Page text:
Buddhism Philosophy & Teachings

Faith in Buddhism

The most common English theological meanings of the word Faith are the ones that have the most questionable similarity to historical Buddhist belief and practice. Buddhist notions tend to occupy a different centre in the semantic field: serene trust, confident belief that the practice of the dharma will bear the promised fruit, and joyful surrender to the presence or vision of one or many “ideal...

Dāna | Giving

It is difficult to overstate the centrality of generosity and gift giving (Dāna) in Buddhism. Dāna is a supreme virtue perfected by Bodhisattvas, a key practice of providing economic support to monks and nuns and the Buddhist establishment, and a means of generating religious merit. Dāna is first in the lists of the Pāramitā (Perfection) that a Bodhisattva cultivates through the many eons of lives...

Desire - the root of Suffering

Desire is the “thirst that leads to repeated birth, is tied to delight and passion, desires now this now that. This is the thirst of sense desire, the thirst for existence, the thirst for cessation”. The central concept is not “desire” in its normal, restricted sense, but “desire” in the broad sense of the drive or impulse that makes us want to achieve or possess,...

Bodhi | Awakening

The Sanskrit and Pāli word Bodhi derives from the Indic root budh- (to awaken, to know). Those who are attentive to the more literal meaning of the Indic original tend to translate Bodhi into English as “Awakening,” and this is to be recommended. In the most general terms, Bodhi designates the attainment of that ultimate knowledge by virtue of which a being achieves full Liberation...

Bodhicitta | Thought Of Awakening

Bodhicitta | Thought Of Awakening: In its most common denotation the term Bodhicitta refers to the resolution to attain Bodhi (Awakening) in order to Liberate all living beings, which defines and motivates the Bodhisattva’s Vow. The English phrase “thought of awakening” is a mechanical rendering of the Indic term Bodhicitta. The original term is signifying “thought directed at or focused on awakening,” “a resolution to...

Ascetic Practices and Buddhism

Ascetic Practices and Buddhism: Buddhism arose in India at a time when a number of non-Vedic ascetic movements were gaining adherents: Śramaṇa traditions offered a variety of psychosomatic disciplines to attain and experience states transcending those of conditioned existence. Accounts of the Buddha’s quest for awakening depict him engaging in ascetic disciplines common to many Śramaṇa groups of his time for a period of 6...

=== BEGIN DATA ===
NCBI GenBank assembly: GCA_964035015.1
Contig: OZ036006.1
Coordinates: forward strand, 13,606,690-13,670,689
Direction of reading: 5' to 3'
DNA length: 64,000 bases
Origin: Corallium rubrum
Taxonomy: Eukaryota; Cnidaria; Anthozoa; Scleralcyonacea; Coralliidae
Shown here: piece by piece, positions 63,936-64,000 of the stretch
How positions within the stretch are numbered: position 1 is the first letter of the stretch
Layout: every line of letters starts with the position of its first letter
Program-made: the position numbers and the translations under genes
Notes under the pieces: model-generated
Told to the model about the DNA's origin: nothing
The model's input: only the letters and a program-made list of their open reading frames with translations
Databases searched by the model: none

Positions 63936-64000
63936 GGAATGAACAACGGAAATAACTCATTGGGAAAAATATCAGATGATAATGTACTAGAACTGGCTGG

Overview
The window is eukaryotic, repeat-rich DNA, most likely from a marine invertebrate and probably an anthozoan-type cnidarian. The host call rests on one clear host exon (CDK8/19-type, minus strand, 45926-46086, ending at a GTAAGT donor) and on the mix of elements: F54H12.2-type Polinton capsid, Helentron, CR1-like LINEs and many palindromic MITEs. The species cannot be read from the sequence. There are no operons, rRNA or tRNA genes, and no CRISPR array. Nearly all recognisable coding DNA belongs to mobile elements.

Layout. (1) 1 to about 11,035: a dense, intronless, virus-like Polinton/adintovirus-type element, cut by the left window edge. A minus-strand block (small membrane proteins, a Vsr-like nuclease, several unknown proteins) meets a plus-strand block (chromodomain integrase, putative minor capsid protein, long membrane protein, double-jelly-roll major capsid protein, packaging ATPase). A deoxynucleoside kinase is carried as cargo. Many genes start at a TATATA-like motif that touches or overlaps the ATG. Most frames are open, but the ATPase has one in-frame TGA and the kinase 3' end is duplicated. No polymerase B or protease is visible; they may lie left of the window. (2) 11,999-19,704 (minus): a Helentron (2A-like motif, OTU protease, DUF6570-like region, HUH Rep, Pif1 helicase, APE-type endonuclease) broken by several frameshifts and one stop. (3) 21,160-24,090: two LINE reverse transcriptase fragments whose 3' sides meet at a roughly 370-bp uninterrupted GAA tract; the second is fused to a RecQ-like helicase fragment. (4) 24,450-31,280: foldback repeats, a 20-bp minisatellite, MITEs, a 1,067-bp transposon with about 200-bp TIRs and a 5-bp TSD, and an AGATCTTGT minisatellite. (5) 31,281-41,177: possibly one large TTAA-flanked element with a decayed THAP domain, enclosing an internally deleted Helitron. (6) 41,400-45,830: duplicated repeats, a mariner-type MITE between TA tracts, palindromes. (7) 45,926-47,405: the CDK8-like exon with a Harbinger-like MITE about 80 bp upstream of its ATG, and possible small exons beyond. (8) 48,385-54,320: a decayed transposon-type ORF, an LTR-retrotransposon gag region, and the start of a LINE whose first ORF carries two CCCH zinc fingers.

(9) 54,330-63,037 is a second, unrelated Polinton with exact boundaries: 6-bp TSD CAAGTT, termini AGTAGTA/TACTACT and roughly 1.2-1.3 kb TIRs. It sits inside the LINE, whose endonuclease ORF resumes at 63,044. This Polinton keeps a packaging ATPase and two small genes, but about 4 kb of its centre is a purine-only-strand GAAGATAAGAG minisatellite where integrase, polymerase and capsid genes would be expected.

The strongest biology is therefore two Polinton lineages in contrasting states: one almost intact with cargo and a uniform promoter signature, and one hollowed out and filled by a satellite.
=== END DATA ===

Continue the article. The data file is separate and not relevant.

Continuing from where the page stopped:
Maitreya – the Future Buddha

Maitreya is the Bodhisattva anticipated by all Buddhists traditions to become the Next Buddha of this world, Jambudvīpa. Currently dwelling in the Tuṣita heaven, Maitreya awaits rebirth at that time in the distant future when Śākyamuni Buddha’s dispensation will have been completely forgotten. Depicted as both - Bodhisattva and Future Buddha, Maitreya is frequently portrayed sitting Western-style with legs pendant, sometimes with ankles crossed.

Lama & Lamaism | Definition

A Lama is a Tibetan Buddhist teacher: In the most narrow sense, the term bla ma (pronounced “lama”) refers to a lay or ordained religious instructor. It is also commonly used by Tibetans as a title for Tulku, a reincarnated Teacher. The prominent position of the Lama in Tibetan Buddhism gave rise, first in China and then in the West, to the misnomer Lamaism to...

Recollection of Buddha | Buddhānusmṛiti

Buddhānusmṛiti (recollection of the Buddha) is the first of a set of up to 10 anusmṛtis (acts of recollection or calling to mind) that are used for both meditative and liturgical purposes. Buddhist practitioners focus their minds on these subjects by reciting a set text or formula listing their salient qualities. The recollection of the Buddha was the most important anusmṛti, eventually becoming an independent...

Buddhist Councils

Whether the early Councils were truly historical events has long been a matter of contention in Buddhist communities: While most Asian Buddhists believe that the first Council was a historical event, its historicity is questioned by virtually all Buddhist scholars: They argue that while it was not unlikely that a small group of Buddha’s intimate disciples gathered after his death, a Council in the grand...